Projected gas prices are a key variable. But 50x’30 delivers savings in various scenarios.

Another key takeaway from the new cost study relates to projected natural gas prices. They’re a key variable in any analysis of this kind, particularly given that New York currently relies heavily on that fossil fuel for electricity generation. Some argue that cheap gas poses a major barrier to the deployment of renewable energy. And while that does alter the calculus somewhat, the good news is that even if the “premium” paid for renewables increases if gas prices plunge further, that increased per megawatt-hour premium to meet the CES is largely offset by cheaper wholesale electricity prices overall. And if in the future gas prices are higher than anticipated, renewables become even more cost-effective and reduce our exposure to those volatile fossil fuel price spikes going forward.

(For those interested, check out Figure 9.1 from slide 98 of the report, below, which illustrates this relationship. From the report: “Figure 9.1 illustrates projected CES gross program costs relative to total historic and projected statewide wholesale electricity spend. As an example, in the base case the maximum cost impact of the CES until 2023 on typical monthly residential electricity bills is estimated to be less than $1 in real terms(1). While CES program costs would be higher under low energy prices, this would be outweighed by customers’ savings on their overall energy bills due to lower energy prices.“)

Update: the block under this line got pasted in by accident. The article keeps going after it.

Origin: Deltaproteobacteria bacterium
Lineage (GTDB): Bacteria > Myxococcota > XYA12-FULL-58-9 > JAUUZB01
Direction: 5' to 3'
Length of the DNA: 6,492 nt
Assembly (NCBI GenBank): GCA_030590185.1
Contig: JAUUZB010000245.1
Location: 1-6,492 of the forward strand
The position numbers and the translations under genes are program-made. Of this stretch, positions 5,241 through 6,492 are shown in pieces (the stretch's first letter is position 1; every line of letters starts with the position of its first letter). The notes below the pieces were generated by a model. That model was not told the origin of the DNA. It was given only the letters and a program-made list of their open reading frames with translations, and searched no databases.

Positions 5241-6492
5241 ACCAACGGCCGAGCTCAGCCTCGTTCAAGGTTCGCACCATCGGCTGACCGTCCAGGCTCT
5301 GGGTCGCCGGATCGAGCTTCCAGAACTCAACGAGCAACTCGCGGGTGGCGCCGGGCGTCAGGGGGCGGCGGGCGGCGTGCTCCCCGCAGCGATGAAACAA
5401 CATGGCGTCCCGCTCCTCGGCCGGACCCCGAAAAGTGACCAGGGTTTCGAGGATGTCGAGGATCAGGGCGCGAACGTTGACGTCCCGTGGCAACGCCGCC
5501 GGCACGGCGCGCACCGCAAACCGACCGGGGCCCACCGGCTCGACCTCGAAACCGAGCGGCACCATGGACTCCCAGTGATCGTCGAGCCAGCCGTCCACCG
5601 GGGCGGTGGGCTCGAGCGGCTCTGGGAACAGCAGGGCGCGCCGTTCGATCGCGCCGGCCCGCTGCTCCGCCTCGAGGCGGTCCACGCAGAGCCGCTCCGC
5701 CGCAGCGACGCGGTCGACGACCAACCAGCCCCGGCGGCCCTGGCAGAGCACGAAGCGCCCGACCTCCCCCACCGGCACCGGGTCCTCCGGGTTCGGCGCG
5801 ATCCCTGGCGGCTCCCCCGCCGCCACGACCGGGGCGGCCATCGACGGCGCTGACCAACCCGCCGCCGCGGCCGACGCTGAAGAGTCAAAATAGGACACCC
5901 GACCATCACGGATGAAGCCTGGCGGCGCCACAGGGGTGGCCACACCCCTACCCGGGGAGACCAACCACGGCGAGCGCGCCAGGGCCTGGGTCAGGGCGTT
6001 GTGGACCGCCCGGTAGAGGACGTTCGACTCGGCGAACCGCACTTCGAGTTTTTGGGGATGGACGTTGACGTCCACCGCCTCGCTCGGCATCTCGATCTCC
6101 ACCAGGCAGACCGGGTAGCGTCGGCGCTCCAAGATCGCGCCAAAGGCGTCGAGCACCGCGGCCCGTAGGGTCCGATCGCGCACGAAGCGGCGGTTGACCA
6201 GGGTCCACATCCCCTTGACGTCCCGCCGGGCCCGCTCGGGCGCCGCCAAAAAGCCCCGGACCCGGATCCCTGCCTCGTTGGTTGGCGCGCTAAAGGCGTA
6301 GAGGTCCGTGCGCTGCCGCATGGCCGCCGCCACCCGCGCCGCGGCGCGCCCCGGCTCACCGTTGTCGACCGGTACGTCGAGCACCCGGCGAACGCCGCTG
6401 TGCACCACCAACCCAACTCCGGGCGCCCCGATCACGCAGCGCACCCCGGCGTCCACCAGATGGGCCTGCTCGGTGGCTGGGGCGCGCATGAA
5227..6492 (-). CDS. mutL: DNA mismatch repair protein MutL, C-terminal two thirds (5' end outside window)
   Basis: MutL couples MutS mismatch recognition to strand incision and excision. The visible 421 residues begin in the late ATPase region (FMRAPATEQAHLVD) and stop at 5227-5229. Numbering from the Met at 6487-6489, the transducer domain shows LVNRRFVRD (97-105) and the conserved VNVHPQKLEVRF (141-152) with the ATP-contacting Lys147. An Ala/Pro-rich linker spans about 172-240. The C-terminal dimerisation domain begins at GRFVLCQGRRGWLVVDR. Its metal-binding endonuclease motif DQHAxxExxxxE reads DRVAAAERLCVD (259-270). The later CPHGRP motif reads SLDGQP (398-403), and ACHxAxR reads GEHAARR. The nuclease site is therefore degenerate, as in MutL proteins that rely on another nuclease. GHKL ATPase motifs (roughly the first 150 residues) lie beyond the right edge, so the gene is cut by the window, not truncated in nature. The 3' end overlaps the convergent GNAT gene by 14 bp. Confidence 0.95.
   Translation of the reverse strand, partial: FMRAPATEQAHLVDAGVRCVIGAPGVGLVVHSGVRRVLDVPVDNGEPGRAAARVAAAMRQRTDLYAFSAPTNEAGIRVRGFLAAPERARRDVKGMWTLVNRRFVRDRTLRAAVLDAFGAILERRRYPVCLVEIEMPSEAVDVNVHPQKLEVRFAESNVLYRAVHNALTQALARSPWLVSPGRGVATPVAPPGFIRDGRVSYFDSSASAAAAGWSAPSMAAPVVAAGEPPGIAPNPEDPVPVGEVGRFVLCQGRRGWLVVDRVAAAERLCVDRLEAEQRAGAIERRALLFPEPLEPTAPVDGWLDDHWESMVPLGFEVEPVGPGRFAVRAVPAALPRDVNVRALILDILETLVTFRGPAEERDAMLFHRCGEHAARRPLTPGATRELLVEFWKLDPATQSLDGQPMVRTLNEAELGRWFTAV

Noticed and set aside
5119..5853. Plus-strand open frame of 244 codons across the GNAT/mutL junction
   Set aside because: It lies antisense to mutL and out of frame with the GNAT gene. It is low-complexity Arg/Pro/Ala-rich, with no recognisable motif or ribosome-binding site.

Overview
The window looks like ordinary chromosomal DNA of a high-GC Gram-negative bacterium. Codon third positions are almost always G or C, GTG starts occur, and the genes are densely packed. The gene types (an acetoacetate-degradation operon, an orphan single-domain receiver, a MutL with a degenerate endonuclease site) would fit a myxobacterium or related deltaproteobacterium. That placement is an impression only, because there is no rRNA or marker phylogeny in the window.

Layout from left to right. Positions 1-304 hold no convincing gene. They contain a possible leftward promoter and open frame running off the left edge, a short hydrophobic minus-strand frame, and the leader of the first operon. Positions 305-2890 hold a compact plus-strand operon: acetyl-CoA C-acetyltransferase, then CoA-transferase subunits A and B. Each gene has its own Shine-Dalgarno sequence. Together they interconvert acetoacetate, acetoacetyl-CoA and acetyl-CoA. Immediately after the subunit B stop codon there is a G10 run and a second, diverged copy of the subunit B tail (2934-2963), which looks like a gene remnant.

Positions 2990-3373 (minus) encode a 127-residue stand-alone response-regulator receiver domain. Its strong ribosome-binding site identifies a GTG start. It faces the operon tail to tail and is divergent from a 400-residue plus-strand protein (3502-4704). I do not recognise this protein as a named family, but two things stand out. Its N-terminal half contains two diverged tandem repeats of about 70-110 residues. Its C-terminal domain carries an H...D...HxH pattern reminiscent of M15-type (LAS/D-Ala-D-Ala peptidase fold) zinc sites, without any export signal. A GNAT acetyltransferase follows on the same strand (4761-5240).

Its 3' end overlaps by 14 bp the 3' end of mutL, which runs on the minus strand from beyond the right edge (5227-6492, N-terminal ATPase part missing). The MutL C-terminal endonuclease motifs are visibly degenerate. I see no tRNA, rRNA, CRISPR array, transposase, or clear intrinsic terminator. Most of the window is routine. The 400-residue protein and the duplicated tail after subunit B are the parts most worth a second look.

graphic for NY NRDC

A new New York State Department of Public Service study projects New Yorkers can get 50 percent of their electricity from renewable sources for less than four cents a day. Jon Ballard via Flickr

From the report, Figure 9.1

The cost study gets it right on the societal value of carbon reductions.